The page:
For brand new homeschoolers with children previously enrolled in a public or a private school, “deschooling” — not to be confused with “unschooling” — is a term you will want to learn about.
Although deschooling may look like unschooling, it is used to serve a specific purpose for both the student and the primary home educating parent.
The purpose of deschooling is to allow the child time to decompress from the previous classroom experiences, whether those experiences were positive or negative. The general recommendation is to allow one month of de-schooling for every year the child has spent in school.
So what does deschooling look like? It looks like what some people call child-led learning or delight-led learning. By giving the child space and time to connect with those activities of high interest, she can begin to recover her natural love of learning that traditional schooling may have depleted.
A gentle rhythm to the day and the week can support the entire family during deschooling. So for instance, perhaps one day a week is library day or park day. For your daily rhythm, choose a time to read to your child each day and perhaps another time when she reads to you. Keep any academics short and focused – maybe just 2-3x/week, 5-30 minutes long depending on your child’s developmental age, interest level and willingness.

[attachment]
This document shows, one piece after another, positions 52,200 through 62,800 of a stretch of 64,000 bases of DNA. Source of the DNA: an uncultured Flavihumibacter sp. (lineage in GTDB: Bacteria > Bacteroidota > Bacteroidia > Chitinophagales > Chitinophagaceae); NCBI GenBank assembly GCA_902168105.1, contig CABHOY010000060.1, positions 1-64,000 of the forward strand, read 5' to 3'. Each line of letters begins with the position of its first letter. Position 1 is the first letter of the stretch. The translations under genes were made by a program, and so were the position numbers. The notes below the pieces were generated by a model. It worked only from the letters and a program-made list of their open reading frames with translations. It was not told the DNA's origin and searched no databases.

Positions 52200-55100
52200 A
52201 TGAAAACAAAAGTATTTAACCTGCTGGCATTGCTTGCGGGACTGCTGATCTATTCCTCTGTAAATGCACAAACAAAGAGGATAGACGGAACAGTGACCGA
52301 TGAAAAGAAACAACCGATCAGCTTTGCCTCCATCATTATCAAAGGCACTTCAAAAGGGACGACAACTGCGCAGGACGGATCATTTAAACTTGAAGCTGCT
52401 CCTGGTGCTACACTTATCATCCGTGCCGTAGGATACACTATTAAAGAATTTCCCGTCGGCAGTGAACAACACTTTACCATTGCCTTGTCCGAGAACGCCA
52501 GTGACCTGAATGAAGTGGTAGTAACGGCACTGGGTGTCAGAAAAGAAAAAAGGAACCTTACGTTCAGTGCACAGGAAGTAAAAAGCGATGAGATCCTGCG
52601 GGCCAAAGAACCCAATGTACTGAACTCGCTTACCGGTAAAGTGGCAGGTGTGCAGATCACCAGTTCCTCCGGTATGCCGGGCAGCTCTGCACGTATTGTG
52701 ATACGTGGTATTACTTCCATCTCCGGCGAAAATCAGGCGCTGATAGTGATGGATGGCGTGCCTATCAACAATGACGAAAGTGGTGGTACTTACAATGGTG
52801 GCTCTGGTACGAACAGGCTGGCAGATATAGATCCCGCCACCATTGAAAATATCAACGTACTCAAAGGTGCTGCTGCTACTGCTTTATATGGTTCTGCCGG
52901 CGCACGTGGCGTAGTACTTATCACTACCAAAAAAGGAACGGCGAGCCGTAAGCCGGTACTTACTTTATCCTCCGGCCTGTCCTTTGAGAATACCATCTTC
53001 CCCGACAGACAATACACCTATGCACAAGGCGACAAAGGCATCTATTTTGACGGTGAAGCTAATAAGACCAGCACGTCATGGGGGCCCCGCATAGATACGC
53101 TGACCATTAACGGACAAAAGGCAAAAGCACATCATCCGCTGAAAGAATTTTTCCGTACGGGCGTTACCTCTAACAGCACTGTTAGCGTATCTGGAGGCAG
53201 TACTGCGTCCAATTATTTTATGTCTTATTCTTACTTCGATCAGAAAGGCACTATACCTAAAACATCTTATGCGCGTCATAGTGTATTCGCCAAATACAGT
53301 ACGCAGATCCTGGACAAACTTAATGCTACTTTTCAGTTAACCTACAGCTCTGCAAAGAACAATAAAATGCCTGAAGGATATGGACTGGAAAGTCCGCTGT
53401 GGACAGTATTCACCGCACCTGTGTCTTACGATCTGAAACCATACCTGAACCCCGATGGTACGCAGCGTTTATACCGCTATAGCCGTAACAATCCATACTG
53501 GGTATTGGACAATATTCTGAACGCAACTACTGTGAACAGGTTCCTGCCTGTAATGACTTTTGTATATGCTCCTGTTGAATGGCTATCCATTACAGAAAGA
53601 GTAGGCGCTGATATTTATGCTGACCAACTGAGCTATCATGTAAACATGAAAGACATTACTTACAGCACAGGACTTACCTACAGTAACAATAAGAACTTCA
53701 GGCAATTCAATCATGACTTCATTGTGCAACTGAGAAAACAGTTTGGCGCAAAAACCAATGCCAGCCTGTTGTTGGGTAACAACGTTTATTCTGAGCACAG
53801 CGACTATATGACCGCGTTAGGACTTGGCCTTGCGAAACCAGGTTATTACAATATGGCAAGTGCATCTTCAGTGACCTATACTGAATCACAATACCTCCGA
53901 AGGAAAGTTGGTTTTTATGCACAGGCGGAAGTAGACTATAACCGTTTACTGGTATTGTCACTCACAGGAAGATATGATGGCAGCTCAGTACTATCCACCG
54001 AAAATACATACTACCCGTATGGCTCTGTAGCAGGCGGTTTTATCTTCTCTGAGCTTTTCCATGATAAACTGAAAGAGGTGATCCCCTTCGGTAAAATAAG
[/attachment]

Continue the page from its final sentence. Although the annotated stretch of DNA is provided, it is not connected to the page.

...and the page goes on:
The deschooling period also supports the parent new to home education. While your children pursue enjoyable activities that they can do independently, you can use this “down” time to explore various educational methods, philosophies and curriculum. There is no need to rush out and buy a full curriculum set! There are now volumes of resources for home educators to choose from, so it is helpful to find a philosophy/approach that resonates with you before making any major purchases. Also realize that your philosophy may change over time as you continue to learn and grow together.
There are numerous articles on the internet on this topic. Do a search or check out the links below for more information.
And welcome to the amazing journey of home education! Be patient with yourself and your children as you adjust to this new and exciting life and lifestyle. Over time, you will develop your family rhythm and rituals to support the journey.